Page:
Jan 22, 2023·edited Jan 22, 2023

I listen to the USA PBS Newshour, Democracy Now, and Colbert online. All spent a significant amount of time reporting on Jacinda's "retirement". That has never happened before her time as PM. Not even John Key or Helen Clarke. NZ elections were rarely reported on. Before Clarke (and the Lord of the Rings), few with less than a graduate degree even knew where NZ was. (When my mom in the USA tried to send packages here after we moved here in 95, the postal people rarely knew where she was sending it to...many thought it was in Europe. Seriously.) Jacinda is an international superstar – more than any leader that I know of bar Volodymyr Zelenskyy. I have seen nothing like it.

She had death threats against her family - tripling in the last few years. She had a 4th estate harassing her (in my "study" 2:1 all Herald-syndicated political op-ed pieces attacked Labour). The business community (and perhaps the Reserve Bank) have appeared to have possibly engaged in a capital strike to get rid of her. Who could withstand that?

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Sad about the personal vitriol, but since her ascendancy, she had a very Compliant and unchallenging media. Add a vicious online group of acolytes who jointly attacked every person who spoke against Ardern, and while I accept that recently the worm has turned, she had a dream run, untroubled by a critical media for several years.

She had a great way with public speaking and had lots of slogans that weren’t always reflective of outcomes. She really struggled as a leader to get key programmes done, if that was her governments fault then she did not address the poor performances.

She didn’t spend any personal political capital to achieve those policies, and a great leader would have used their place to do so.

Opinion had turned on Ardern, you can’t just blame the business community - lol at the polls. Her utterings weren’t respected because even supporters I know had turned off, when nothing got done. That affected supporters and emboldened detractors.

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Jan 22, 2023·edited Jan 22, 2023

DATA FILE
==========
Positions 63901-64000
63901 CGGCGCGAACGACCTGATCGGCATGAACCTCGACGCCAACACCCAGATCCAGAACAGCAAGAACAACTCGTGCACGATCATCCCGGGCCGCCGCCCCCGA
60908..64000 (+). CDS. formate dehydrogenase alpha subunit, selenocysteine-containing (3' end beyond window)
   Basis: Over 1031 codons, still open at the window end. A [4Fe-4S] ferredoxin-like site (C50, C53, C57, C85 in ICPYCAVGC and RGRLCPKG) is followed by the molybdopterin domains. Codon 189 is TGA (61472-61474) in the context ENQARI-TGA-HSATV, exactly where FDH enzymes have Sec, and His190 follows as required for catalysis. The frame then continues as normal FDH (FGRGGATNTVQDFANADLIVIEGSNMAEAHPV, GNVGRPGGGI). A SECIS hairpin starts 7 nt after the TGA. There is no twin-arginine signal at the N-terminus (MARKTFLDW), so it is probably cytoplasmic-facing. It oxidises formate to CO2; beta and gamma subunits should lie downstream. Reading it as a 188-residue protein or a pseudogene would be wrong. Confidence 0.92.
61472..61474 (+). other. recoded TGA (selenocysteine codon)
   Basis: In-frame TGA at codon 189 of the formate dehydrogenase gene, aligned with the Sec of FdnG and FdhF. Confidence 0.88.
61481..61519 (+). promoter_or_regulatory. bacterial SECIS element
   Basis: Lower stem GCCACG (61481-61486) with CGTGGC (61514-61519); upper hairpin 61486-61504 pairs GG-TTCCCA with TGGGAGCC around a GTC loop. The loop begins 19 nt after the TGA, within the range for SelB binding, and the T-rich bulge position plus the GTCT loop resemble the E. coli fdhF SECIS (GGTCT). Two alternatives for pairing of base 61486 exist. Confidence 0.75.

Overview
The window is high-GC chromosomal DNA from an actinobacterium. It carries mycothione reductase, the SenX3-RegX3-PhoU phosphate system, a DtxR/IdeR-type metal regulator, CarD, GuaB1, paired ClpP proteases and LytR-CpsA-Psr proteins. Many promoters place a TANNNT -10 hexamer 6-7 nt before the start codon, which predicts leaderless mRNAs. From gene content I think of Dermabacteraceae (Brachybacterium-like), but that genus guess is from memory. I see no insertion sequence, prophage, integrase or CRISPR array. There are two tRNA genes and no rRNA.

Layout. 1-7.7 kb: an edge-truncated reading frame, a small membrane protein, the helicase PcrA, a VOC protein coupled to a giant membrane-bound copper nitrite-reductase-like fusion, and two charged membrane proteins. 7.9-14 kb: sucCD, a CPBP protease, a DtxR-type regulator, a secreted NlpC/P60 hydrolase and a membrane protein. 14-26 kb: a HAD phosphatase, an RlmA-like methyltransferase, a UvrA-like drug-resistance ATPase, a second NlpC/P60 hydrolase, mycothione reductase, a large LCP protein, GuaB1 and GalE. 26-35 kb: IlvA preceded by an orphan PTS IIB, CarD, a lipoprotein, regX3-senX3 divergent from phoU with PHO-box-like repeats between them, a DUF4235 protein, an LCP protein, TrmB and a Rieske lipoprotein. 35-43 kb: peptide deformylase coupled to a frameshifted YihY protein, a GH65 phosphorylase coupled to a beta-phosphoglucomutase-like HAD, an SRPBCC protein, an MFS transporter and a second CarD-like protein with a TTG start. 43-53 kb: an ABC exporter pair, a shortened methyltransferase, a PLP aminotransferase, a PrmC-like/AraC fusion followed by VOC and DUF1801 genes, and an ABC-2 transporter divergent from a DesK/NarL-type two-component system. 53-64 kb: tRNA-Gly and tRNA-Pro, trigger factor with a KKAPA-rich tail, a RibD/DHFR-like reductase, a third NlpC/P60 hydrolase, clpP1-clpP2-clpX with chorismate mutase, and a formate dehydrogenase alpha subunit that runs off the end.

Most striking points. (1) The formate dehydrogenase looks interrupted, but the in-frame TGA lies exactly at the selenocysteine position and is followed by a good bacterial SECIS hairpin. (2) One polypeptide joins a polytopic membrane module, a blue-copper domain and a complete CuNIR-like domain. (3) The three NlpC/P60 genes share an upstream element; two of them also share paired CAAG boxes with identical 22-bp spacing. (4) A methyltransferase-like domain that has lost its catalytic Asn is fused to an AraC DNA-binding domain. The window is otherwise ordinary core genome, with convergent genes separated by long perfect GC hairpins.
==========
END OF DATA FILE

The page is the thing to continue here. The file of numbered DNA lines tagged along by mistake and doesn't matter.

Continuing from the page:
My view of this has been quite different. And I’m not just blaming the business community. We had the black shirt online conspiracy theorists, perhaps 10% of the population who caused havoc and convinced some of their friends that she was evil. (Many being played by Bannon and associates in the USA)

I never felt that she had a very compliant and unchallenging media! The opposite. Jadern had been in power only 2.5 years since NZ1 left. Most of that was overwhelmed with Covid (with the best response by far in the developed world if deaths are considered the prime criteria).

I would turn on TV One or Newshub and see consistent attacks against her from day one of her new term, mostly to do with Labour’s handling of the quarantine and related issues - night after night (It got so bad that I wrote this down with my wife). Few mentioned how many deaths they had saved as compared to other nations. And then the business community and their wealthy contributors (who were fuming about her bright line extension and the upper-income tax raises) took action with absurdly unrealistically low business confidence and nightly rants on TV.

Then 3 Waters arrived, not a terrible policy in my view (we do need safe water) and completely misunderstood by the public - thanks in my view to how poorly the gatekeepers in the media explained it, or failed to explain it ...while they gave an inordinate amount of time to the opposition. By last winter the consistent chiselling had an effect on the polls so that 3 months ago Labour was fallign behind...“losing”. Many in the media were incredulously declaring Labour as finished (no matter that a week is a long time in politics, much less a year…just look at the last two elections!)

In November I kept a written record of all Herald-syndicated op-ed pieces and political cartoons, with links to all that I could. After a month my suspicions were confirmed (for that month at least) there were 2:1 attacks against the government as opposed to those who supported their policies.